Wednesday, February 10, 1999

Vaughn may call Marge about goatee




BY CHRIS HAFT
The Cincinnati Enquirer

        Accustomed to going for the fences, Greg Vaughn may take another big swing in his attempt to keep his beloved goatee.

        Eric Goldschmidt, Vaughn's agent, said Tuesday he'll try to convince the Reds' new slugger to telephone team owner Marge Schott and ask her to lift the franchise's long-time ban on facial hair.

        “I'm going to recommend to Greg that he give Mrs. Schott a call and see if the two of them can work something out,” Goldschmidt said.

        “I can't say anything,” said Schott, who has been stripped of day-to-day control of the franchise by Major League Baseball and is prohibited from commenting on most club matters because of a suspension.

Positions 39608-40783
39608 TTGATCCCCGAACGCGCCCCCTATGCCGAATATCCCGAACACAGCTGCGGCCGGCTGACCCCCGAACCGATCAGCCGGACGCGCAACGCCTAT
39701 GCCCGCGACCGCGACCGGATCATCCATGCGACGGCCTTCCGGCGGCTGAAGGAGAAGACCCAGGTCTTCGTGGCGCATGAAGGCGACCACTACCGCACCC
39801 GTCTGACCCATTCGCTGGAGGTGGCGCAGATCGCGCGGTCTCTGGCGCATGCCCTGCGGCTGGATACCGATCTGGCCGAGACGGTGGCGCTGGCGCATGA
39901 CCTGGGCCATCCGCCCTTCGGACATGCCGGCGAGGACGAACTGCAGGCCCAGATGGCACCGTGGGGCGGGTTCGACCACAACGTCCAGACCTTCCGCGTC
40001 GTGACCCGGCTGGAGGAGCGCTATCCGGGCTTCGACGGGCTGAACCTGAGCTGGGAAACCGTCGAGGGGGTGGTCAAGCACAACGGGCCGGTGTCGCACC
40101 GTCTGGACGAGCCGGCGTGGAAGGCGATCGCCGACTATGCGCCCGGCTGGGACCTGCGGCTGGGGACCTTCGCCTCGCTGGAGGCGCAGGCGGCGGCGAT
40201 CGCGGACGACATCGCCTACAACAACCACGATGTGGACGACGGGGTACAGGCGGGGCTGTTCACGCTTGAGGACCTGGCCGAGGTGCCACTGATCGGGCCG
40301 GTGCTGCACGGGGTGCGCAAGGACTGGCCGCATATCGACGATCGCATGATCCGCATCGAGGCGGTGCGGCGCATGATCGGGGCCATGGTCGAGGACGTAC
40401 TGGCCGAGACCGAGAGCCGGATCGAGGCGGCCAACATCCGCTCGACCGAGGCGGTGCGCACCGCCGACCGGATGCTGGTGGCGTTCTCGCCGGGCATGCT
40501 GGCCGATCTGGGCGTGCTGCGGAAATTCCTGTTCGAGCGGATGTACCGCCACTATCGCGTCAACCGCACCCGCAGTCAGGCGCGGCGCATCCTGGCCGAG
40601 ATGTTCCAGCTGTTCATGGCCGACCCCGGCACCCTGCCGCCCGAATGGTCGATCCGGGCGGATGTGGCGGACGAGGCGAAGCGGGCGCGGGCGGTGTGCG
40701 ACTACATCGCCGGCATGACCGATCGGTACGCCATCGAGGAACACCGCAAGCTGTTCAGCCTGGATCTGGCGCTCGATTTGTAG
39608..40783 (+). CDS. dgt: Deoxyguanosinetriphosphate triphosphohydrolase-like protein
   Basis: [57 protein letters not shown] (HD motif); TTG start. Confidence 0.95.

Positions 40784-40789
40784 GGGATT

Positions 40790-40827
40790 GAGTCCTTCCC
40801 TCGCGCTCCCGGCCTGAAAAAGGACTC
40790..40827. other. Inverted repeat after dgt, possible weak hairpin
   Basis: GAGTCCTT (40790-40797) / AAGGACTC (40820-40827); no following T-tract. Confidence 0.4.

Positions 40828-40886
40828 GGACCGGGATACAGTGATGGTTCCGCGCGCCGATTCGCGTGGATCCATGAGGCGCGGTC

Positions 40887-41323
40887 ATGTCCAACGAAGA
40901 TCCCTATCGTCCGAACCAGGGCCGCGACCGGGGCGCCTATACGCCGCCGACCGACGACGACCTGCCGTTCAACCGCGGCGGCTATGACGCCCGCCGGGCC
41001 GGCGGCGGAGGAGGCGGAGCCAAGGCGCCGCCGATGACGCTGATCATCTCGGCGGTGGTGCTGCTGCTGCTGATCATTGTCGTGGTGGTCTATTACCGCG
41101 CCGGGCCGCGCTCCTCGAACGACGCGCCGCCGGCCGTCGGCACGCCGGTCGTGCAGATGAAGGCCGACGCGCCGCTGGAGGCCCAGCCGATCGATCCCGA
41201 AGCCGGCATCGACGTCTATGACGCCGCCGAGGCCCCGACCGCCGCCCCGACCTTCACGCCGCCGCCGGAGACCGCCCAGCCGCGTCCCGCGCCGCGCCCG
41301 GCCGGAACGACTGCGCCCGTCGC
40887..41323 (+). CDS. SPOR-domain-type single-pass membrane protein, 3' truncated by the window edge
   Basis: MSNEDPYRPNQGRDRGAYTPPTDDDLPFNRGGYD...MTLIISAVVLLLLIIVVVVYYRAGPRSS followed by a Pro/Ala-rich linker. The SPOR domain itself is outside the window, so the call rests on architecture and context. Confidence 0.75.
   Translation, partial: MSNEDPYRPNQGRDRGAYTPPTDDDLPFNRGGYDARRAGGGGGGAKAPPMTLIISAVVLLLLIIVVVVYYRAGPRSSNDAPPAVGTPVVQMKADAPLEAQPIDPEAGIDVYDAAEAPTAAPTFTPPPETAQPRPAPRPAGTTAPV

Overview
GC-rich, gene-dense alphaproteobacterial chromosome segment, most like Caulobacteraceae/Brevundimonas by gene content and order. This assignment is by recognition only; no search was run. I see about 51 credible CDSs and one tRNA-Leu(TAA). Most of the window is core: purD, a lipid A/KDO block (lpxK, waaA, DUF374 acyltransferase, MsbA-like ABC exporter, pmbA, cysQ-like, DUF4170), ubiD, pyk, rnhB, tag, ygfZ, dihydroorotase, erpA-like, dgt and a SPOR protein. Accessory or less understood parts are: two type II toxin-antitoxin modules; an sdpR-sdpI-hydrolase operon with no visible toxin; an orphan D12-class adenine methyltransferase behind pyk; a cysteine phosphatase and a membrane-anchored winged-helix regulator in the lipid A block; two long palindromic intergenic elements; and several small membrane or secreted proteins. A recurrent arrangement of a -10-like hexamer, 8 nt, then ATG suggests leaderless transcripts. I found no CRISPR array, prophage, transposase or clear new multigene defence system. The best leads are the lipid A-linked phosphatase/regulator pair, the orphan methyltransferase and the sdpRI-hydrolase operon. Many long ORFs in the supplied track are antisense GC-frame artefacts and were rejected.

As the representative for Reds captain Barry Larkin and other former Cincinnati standouts such as Eric Davis, Ron Gant and Reggie Sanders, Goldschmidt is familiar with Schott's fondness of humble family men. Upon being traded from the San Diego Padres to the Reds last Tuesday, Vaughn said that he has played virtually his entire career with a goatee and that his 9-year-old son, Cory, and four-year-old daughter, Genay, have never seen him without it.

        “I think once she talks to Greg, maybe she can sympathize with where he's coming from,” Goldschmidt said. “Greg's a great guy, a good family man.”

        Former General Manager Bob Howsam, who built the franchise's “Big Red Machine” powerhouses , instituted the facial hair ban in 1967.

        Though it has not been seriously challenged since, Vaughn, who hit 50 homers last year, might be the player to do it. Only Schott, who retains a measure of power, can alter the policy.

        “It's her rule,” Goldschmidt said. “They (Schott and Vaughn) are the two parties that can do something about it.”

        Speculation already has begun that if Schott maintains the ban, Vaughn could file a grievance with the Players Association.

        “But that's not something he really wants to do,” Goldschmidt said. “He wants to resolve the matter with Mrs. Schott.”

       



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